So this week a core part of  my family are here visiting.    As always, despite the chaos and confusion that comes with family and large groups, I am elated they are here.  Food, laughter, love, the freedom and joy of just being you, being loved in spite of yourself—these are just some of the blessings of my family to me.  But how many know especially in a family where everyone has not accepted salvation through Christ,  you as the lone Christian,  may make  it easy to become lax and slip into some old ways.  I know I am guilty of that. I have to be cognizant of it constantly.  Now these are the folks who have seen me at my absolute worst.  They have gotten the worst of my temper flare-ups, the sting of my tongue and my impatience.   Have I gotten better?  Absolutely—glory to God.  But there is still pruning and work to be done.  I can admit that there are still some habits that have to be broken and stripped away. I certainly  am a work in progress.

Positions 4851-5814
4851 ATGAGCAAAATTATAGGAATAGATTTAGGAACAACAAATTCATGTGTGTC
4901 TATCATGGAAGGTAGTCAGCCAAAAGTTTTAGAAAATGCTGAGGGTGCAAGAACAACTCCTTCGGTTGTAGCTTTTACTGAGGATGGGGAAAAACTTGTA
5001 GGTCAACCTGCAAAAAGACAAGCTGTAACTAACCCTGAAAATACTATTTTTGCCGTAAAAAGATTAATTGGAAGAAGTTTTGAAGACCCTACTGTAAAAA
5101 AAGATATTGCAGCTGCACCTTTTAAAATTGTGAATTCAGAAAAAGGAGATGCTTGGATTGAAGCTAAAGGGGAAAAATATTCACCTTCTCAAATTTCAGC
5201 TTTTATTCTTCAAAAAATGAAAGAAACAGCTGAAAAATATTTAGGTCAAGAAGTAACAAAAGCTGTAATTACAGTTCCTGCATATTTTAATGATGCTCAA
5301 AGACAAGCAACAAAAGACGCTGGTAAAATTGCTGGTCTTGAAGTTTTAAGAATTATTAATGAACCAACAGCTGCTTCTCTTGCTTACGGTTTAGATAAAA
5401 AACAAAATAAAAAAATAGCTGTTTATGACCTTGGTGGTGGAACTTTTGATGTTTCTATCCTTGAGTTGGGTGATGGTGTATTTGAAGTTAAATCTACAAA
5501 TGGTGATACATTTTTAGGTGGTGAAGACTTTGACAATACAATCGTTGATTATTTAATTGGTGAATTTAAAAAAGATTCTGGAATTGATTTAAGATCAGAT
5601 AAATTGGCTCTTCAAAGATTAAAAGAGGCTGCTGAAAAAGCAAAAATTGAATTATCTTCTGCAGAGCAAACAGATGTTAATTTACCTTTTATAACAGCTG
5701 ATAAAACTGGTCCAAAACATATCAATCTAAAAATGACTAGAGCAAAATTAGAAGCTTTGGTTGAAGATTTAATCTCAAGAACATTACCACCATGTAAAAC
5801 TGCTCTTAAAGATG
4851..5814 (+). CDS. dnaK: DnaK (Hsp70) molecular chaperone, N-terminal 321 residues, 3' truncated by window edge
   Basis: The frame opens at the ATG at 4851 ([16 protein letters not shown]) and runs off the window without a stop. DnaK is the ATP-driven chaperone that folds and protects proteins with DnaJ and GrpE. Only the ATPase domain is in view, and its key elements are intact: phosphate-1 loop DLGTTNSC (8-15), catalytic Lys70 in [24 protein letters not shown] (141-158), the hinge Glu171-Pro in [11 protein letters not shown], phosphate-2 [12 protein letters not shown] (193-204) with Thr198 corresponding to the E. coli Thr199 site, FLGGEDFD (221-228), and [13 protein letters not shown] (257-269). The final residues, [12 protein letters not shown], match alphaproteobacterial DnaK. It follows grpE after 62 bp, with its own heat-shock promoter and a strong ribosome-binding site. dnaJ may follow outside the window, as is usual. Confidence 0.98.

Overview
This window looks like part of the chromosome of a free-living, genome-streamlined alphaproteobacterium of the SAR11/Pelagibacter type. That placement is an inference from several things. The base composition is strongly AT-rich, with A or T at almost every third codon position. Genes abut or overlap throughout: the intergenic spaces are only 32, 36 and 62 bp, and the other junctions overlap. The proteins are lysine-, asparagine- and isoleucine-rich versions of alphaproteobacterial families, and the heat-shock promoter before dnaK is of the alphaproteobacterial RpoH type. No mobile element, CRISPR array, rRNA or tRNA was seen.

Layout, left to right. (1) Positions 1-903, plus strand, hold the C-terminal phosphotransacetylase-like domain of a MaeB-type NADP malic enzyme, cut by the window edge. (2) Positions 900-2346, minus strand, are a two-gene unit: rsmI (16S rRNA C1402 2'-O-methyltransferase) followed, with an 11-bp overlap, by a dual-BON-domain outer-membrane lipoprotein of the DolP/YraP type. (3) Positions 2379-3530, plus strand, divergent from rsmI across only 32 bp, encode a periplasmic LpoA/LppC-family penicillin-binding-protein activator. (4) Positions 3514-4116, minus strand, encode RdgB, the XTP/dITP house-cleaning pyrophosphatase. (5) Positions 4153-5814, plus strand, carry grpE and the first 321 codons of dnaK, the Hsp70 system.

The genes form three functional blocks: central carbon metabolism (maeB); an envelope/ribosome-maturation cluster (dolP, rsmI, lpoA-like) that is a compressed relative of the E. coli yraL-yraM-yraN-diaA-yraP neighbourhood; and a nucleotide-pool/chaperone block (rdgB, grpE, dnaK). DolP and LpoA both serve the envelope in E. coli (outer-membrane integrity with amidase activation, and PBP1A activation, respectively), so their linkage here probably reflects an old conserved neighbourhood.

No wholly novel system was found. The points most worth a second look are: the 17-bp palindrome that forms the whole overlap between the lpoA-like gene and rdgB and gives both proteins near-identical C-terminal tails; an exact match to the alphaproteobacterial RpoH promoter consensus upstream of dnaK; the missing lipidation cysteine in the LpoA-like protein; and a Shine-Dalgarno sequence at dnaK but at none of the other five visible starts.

But beyond having fun and spending time with my family, God from beforehand began showing me that this is a time to be a witness to my family; to be a reflection of his glory; to continue to plant and water seeds that will draw them to salvation. It’s not enough just to pray for salvation for our family members  and loved ones.  We have to be a visible billboard of what it is to receive and live salvation in Jesus Christ.   We have to speak Christ, live Christ and literally transform into Christ to draw others to the kingdom. Even when they tap on your nerves or you don’t want to be bothered from time to time.  This never became more clear than when my grandmother took sick late December  2012.  The family was meeting up in Atlanta for the Christmas holiday and the Lord had been talking to me intensely about salvation for my family, something I pray for regularly.   But in particular her.  I knew my grandmother, based on what I understood, knew the Lord and had some relationship with him.  But there was a question as to whether she accepted salvation.  Don’t get me wrong, my grandmother was a great woman.  She was such a giving and selfless person to all. It was primarily from her I saw the importance of serving others.  She never had a chance to complete school or have many opportunities that we so easily take for granted, but she sacrificed tirelessly so that the next generations could progress.  She was constantly helping others, even those outside the family, in need.  Yet I can’t say I grew up seeing her walk closely with the Lord.   I went down for the holidays and in the excitement and bustle, I almost forgot to talk to my grandmother about accepting the Lord as her  savior.  I will never forget that morning in December 2012, the day I was leaving.  I went to greet her as I normally do.  Ordinarily, if she’s in the bed  I will jump in beside her.  That day she was sitting in a chair.  I turned to her and said “May May are you saved”?  She shook her head no.  I asked her if she wanted to accept the Lord Jesus as her personal savior and she said yes!  Now it’s not like I hadn’t talked to my grandmother before about Jesus.  But in the past there was always some resistance and somewhat of a theological debate regarding scripture and what has to be done to be saved.  This time there was no resistance.  I lead her in the prayer of salvation and she accepted Christ.  I got on the plane to fly back to NY a few hours after.  I would not know how monumental that moment was until some time later.  Why?  Because 2 days after that happened my grandmother got sick and was admitted to the hospital. She became severely ill and after a valiant fight, my beloved May May passed 3/14/2013.